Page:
Leaders of outfits who instigate a mob to an act of vandalism, which results in death or loss of public and private property, will personally face criminal action and are liable to compensate the victims of the violence, the Supreme Courtruled on Monday.
A Bench of Chief Justice of India Dipak Misra and Justices A.M. Khanwilkar and D.Y. Chandrachud pinned the criminal liability squarely on leaders of outfits who “initiate, promote and instigate” mobs to destroy public and private property in the name of demonstrations, especially against cultural programmes, films and expressions of artistic freedom.”
The taxpayer is not responsible to cough up money to pay for the destruction caused by mobs, the Bench held.
Each and every person, who was part of the violence, would be booked under Sections 153A (promoting enmity), 295A (deliberate and malicious acts to outrage religious feelings), 298 (intent to wound religious feelings) and, lastly, 495 (mischief) of the Indian Penal Code. The offences would come alive if the call for violence was made through a spokesperson or through social media of a group or by any individual.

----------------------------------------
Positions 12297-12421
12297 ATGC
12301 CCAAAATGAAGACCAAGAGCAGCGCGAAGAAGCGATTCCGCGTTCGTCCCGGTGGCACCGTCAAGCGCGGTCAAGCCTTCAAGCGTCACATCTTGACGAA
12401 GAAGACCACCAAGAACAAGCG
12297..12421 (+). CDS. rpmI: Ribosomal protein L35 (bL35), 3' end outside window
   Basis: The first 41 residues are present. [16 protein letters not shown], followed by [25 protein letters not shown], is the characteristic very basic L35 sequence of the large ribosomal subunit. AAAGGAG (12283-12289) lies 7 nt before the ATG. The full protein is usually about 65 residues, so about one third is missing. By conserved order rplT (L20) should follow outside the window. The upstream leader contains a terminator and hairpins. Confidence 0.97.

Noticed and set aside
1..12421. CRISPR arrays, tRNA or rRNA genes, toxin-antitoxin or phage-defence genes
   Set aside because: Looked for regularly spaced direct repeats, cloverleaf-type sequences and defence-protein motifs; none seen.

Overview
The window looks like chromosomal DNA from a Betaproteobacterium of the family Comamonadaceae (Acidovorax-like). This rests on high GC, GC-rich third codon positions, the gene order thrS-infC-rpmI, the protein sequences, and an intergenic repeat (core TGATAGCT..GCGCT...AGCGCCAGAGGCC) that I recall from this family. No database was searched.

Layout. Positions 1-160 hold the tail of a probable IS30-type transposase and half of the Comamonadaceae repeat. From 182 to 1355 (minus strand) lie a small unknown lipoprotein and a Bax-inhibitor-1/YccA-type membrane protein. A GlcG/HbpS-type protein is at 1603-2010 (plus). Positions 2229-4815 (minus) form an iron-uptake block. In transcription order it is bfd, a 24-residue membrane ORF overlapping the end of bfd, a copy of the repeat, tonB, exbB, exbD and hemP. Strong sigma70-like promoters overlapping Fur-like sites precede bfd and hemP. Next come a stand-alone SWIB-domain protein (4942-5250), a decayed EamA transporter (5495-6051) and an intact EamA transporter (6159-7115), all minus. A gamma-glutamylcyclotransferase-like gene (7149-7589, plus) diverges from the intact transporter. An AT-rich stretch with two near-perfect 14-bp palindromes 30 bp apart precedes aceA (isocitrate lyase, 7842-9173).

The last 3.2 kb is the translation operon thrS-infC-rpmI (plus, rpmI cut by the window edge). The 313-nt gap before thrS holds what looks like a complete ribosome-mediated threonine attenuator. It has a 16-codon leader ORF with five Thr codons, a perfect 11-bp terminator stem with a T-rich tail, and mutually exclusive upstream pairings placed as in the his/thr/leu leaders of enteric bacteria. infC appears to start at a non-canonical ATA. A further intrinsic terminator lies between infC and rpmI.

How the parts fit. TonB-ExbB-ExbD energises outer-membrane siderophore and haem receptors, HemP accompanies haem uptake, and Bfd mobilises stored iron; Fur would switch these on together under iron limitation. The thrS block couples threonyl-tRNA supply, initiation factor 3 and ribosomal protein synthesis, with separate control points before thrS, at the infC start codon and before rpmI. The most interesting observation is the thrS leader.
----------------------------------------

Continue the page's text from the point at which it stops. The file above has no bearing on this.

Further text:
The Supreme Court ordered persons caught red-handed by the police to be arrested on the spot.
If any leader fails to appear in the police station concerned, he shall be proceeded against as a suspect and be even declared an “absconding offender”.
State governments should set up Rapid Response Teams, preferably district-wise, to respond to mob violence, install websites which report instances of mob violence and destruction of public and private properties, special helplines, employ non-lethal crowd-control devices, like water cannons to deter the mob.